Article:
Opportunity will knock in the second half of the year, but those in the retail automotive, powersports and F&I industries should proceed with caution.
Market volatility, continued supply chain and product inventory issues, and challenges to consumer financial strength pose significant risk. Leaders recommend dealer principals, agents and lenders approach the rest of the year with a focus on implementing customer-first sales methods, optimizing inventory with value-driven products and implementing training to ensure employee effectiveness and regulatory compliance.
As executive vice president of EFG’s Dealer Services division, Scott Kaskocsak spends his days providing strategic leadership in automotive retailing to EFG partners. When he ponders what’s next in 2022, he’s quick to say, “We don’t have a crystal ball, but I believe supply chain issues will remain a wildcard for the rest of 2022 and without supply, vehicle inventories will not bounce back either.”
“Dealers are swimming upstream as they try to secure inventory,” he says, noting his team focuses on helping dealerships with their omni-channel approach, securing pre-owned inventory, certified protection programs and education around protection options.
As senior vice president of the company’s Agency Services division, Adam Ouart oversees EFG dealer development through a distribution network of top-tier agents. He too cites supply chain and vehicle availability as key issues for the rest of the year.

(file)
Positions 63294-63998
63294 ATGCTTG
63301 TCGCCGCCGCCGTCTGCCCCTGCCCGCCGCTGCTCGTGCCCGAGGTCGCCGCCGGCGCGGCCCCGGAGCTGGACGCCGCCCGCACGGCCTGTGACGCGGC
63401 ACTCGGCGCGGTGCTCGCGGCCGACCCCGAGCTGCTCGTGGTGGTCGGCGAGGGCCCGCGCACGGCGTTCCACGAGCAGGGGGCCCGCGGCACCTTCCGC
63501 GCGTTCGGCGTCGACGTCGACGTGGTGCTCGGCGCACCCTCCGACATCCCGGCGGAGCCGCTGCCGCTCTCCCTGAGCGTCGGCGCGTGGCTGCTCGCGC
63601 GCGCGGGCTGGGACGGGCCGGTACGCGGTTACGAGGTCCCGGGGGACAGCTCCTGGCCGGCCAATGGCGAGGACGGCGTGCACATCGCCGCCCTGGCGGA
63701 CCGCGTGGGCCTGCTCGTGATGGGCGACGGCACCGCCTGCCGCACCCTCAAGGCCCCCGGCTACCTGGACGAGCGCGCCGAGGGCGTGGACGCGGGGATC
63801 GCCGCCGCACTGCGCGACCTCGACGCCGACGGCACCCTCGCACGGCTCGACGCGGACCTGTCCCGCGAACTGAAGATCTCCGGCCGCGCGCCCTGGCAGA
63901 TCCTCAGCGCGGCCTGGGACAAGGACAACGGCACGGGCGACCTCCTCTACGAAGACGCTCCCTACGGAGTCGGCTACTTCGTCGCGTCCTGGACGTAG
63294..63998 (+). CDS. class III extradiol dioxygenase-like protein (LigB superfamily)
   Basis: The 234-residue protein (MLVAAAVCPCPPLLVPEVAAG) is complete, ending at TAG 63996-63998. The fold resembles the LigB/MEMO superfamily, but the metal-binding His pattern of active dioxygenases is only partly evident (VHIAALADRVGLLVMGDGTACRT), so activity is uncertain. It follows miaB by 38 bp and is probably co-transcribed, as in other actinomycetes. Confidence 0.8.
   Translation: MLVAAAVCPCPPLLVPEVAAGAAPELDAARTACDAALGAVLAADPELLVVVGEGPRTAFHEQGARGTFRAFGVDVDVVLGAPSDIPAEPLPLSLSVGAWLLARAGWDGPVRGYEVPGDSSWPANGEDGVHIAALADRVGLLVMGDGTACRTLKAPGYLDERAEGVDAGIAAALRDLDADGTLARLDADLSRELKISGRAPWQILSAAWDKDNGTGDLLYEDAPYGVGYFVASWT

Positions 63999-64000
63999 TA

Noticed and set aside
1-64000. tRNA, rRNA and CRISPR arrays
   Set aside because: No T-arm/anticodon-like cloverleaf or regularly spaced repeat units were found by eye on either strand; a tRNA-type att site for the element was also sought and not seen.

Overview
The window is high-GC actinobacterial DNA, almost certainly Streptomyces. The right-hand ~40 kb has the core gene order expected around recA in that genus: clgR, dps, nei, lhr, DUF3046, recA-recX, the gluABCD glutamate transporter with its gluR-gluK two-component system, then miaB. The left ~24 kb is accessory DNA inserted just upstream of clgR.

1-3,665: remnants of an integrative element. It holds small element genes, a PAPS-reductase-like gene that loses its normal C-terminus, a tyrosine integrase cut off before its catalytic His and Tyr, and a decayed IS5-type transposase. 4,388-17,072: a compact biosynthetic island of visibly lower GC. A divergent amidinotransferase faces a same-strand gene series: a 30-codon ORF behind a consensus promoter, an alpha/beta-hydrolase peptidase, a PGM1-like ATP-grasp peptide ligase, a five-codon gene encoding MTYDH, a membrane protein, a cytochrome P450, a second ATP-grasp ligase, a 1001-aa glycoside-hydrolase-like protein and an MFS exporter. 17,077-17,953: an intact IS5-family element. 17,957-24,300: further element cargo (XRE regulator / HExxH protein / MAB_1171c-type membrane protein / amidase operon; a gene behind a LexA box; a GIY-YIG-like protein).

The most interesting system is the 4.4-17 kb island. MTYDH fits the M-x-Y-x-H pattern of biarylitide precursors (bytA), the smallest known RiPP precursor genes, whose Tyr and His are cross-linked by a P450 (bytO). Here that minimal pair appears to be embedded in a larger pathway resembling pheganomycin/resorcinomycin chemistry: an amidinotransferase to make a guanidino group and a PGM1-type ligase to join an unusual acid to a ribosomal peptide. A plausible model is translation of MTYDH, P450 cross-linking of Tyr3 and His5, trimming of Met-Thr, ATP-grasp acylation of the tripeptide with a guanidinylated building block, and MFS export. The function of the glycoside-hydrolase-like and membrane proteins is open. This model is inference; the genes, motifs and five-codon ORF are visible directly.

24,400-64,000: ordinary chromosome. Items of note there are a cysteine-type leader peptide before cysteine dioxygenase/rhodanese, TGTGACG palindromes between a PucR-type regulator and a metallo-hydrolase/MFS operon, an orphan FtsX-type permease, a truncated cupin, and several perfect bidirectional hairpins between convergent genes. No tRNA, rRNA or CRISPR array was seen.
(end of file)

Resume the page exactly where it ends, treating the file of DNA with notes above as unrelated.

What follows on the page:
“Used vehicles will continue to scoop up market share because that’s what is available,” he says. “Our agents need to do more to help dealers compete. We need to help our dealers capture more market share. A lot of our agents and dealers leverage our market differentiating programs, such as our lifetime powertrain program and maintenance plans, to grab market share and keep customers in the dealership.”
Now factor in a hot buy-sell market. Smaller agencies and dealerships are being snapped up by larger retail groups. “It’s become more critical for dealerships and agencies to set themselves apart to maintain a competitive advantage,” he says. “F&I programs have become more attractive because if customers have to pay a premium for a vehicle, they want to keep it maintained.”
Eric Fifield, chief revenue officer at EFG Companies, echoed these sentiments in a press release about the company’s predictions for the second half of 2022.
“While there are many factors at play, smart business owners will stay strategically focused on those tasks which align with the needs of consumers while advancing their businesses in post-COVID sales models,” he says. “The new normal is now. Consumers have shown how they want to do business. Regardless of how economic factors play out, there are many opportunities for revenue over the rest of 2022.”
All three professionals stress successful dealers will look for ways to provide added value into automotive and powersports purchases.
Know the Risks
Skyrocketing inflation, the possibility of a recession, higher gas prices, added regulatory oversight, tightened inventory and ongoing supply issues combine into a perfect storm of risk for automotive retail.